May 21, 2012
GOLD BEACH, Ore. – Anglers are reminded that beginning June 1, the Rogue River from the mouth upstream to the old Gold Ray Dam site opens to harvest of wild spring chinook salmon. In the zone between the dam site and Dodge Bridge, the wild chinook season runs July 1 – Aug. 31. Above Dodge Bridge, only hatchery fish may be kept throughout the chinook season.
“Spring chinook fishing has been excellent in the lower river this spring,” said Steve Mazur, assistant district biologist in Gold Beach. “In June, the fishing can be really good here, so with the return to zone regulations, anglers can enjoy additional opportunity.”
Zone regulations are two adult chinook (hatchery or wild) per day, 20 per year. Anglers cannot continue fishing for jack salmon after reaching the two bag limit on adult salmon.
Biologists allow the harvest of wild spring chinook in portions of the river after the early returning adults – those most impacted by Lost Creek Reservoir construction and operation – have already migrated upstream to summer holding pools in the upper river.
With the removal of Gold Ray Dam and ODFW’s fish counting station in 2010, biologists use carcass counts to estimate the number of wild spring chinook returns. The estimate for returns in 2011 is 9,940 wild spring chinook and 6,752 hatchery fish.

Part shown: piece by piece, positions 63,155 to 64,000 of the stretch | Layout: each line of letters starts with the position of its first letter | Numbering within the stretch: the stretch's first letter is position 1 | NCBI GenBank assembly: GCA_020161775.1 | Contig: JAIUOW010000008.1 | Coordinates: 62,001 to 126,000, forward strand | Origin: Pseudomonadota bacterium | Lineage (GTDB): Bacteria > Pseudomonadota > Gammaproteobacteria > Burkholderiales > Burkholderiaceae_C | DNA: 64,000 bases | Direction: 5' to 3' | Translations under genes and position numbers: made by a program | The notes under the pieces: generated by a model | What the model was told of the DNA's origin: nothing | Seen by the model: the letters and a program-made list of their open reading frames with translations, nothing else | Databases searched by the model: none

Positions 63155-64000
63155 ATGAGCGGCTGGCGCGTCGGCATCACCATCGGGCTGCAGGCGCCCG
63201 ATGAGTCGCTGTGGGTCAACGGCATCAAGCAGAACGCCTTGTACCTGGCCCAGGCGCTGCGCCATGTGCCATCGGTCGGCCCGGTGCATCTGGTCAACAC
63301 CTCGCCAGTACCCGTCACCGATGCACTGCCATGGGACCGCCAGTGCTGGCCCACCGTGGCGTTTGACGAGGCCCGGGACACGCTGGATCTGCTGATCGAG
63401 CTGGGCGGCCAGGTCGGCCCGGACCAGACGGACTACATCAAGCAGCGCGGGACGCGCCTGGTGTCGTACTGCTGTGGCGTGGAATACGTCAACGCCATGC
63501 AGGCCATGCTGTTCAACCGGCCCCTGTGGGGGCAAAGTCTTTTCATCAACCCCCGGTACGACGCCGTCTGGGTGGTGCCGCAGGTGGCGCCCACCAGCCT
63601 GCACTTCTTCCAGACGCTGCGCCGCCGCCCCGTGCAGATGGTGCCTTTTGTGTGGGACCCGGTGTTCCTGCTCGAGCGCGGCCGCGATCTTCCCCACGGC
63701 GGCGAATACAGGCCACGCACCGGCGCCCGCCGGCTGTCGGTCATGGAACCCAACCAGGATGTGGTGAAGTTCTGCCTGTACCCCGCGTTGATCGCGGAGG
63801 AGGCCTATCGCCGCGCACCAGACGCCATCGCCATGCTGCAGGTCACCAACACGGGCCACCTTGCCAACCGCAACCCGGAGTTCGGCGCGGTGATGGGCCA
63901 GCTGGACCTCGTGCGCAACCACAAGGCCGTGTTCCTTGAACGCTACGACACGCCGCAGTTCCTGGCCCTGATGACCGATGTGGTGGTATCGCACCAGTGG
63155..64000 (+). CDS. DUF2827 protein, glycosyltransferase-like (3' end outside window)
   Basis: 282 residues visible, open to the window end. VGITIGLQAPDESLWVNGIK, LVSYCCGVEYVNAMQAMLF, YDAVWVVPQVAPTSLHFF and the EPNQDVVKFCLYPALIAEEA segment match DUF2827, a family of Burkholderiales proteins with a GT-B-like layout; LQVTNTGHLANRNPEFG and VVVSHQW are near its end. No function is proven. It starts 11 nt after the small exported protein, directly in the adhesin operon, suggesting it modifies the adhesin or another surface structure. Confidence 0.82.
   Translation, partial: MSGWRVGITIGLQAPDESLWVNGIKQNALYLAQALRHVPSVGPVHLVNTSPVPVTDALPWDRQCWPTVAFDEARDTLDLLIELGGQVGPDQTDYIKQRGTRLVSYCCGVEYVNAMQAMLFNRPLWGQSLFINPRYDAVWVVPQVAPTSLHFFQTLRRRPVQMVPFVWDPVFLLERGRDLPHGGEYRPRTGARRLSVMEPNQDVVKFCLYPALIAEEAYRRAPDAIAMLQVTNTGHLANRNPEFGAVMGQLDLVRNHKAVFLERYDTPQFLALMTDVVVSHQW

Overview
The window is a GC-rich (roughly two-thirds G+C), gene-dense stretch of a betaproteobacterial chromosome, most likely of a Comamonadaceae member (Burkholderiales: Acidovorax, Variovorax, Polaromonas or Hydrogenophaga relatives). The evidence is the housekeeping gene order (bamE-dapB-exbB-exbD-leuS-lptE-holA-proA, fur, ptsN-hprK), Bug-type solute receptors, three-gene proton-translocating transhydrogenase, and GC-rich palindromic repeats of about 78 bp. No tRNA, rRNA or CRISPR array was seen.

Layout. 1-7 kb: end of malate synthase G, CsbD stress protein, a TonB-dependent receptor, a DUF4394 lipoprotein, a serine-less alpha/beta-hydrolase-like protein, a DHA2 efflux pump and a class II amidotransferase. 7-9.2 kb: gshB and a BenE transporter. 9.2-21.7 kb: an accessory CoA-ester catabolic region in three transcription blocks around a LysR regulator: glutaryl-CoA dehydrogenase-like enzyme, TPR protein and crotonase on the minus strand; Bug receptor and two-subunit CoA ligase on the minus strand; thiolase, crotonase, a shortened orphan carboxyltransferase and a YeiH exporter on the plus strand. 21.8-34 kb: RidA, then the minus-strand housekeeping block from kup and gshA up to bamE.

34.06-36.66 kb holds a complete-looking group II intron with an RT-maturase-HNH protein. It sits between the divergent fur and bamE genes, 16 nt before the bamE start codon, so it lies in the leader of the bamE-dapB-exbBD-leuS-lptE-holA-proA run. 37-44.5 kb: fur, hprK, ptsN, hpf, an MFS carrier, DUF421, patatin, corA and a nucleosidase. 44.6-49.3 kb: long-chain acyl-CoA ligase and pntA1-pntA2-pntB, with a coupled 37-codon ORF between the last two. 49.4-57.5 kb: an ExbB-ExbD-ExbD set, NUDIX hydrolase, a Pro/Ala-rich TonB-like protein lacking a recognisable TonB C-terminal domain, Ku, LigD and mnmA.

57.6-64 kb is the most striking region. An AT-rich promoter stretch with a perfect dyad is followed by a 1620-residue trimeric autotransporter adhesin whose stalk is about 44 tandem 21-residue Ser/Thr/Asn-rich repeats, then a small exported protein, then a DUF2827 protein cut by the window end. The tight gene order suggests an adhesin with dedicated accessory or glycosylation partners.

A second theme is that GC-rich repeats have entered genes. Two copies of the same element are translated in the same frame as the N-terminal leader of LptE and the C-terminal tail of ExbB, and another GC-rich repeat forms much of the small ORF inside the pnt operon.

ODFW continues to implement the 2007 Rogue River Spring Chinook Conservation Plan in managing this fishery. Fishing regulations will follow the format in the annual sport fishing regulations for the foreseeable future. ODFW plans to add back additional opportunity for harvest of wild fish throughout the river as returns meet the desired status level sustainably over time.
No forecast of run size exists, but biologists expect wild and hatchery returns equal to or better than last year. Also expected are better angling conditions because of more moderate river flows in 2012.
“The jack return at Cole Rivers Hatchery over the last two years was the best consecutive return since the early 2000s,” said Dan Van Dyke, district fish biologist in Central Point. “Good numbers have returned to the hatchery already, and we expect to recycle fish back into the fishery as early as next week. We see this as good news for upper river anglers.”
The mission of the Oregon Department of Fish and Wildlife is to protect and enhance Oregon's fish and wildlife and their habitats for use and enjoyment by present and future generations. The agency consists of the Oregon Fish and Wildlife Commission, a commission-appointed director and a statewide staff of approximately 950 permanent employees. Headquartered in Salem, ODFW has regional offices in Clackamas, Roseburg, Bend, and La Grande with ten district offices located throughout the state. For additional information, please visit www.dfw.state.or.us.